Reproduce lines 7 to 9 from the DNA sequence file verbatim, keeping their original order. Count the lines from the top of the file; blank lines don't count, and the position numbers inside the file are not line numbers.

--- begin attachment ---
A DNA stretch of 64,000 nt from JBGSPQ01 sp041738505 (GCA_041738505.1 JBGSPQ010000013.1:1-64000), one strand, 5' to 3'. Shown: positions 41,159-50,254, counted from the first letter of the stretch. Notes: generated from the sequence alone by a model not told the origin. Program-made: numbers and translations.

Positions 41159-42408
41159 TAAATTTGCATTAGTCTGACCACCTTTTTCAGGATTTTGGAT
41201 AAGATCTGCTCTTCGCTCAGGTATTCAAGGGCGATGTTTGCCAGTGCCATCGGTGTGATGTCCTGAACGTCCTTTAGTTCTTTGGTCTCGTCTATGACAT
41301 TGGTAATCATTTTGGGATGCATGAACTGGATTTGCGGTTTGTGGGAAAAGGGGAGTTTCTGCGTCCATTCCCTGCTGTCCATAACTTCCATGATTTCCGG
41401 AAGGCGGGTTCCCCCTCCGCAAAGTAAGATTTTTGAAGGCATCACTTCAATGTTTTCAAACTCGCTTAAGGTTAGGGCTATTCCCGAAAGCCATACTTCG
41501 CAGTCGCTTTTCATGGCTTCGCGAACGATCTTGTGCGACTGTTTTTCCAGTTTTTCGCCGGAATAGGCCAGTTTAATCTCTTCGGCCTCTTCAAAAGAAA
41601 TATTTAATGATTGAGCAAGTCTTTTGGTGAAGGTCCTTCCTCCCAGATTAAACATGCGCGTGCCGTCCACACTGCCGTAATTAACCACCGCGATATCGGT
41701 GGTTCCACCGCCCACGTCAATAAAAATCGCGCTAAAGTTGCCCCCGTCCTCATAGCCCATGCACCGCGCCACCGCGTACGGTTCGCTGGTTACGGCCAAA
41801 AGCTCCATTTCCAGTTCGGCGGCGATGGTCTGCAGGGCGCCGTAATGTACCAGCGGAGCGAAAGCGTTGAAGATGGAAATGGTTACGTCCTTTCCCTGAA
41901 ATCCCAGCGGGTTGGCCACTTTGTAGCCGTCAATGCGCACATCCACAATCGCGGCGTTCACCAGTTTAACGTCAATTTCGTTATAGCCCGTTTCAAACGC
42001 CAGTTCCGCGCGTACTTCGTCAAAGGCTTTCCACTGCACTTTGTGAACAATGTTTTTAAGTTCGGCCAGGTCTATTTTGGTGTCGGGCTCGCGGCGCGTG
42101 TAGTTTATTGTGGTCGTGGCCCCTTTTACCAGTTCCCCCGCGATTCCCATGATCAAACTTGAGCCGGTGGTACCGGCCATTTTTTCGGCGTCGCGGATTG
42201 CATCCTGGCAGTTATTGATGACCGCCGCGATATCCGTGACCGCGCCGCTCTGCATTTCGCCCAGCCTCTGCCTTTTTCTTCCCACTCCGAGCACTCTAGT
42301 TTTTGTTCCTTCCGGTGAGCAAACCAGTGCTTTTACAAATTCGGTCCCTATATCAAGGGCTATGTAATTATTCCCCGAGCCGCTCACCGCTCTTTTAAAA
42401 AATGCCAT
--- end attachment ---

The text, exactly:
41501 CAGTCGCTTTTCATGGCTTCGCGAACGATCTTGTGCGACTGTTTTTCCAGTTTTTCGCCGGAATAGGCCAGTTTAATCTCTTCGGCCTCTTCAAAAGAAA
41601 TATTTAATGATTGAGCAAGTCTTTTGGTGAAGGTCCTTCCTCCCAGATTAAACATGCGCGTGCCGTCCACACTGCCGTAATTAACCACCGCGATATCGGT
41701 GGTTCCACCGCCCACGTCAATAAAAATCGCGCTAAAGTTGCCCCCGTCCTCATAGCCCATGCACCGCGCCACCGCGTACGGTTCGCTGGTTACGGCCAAA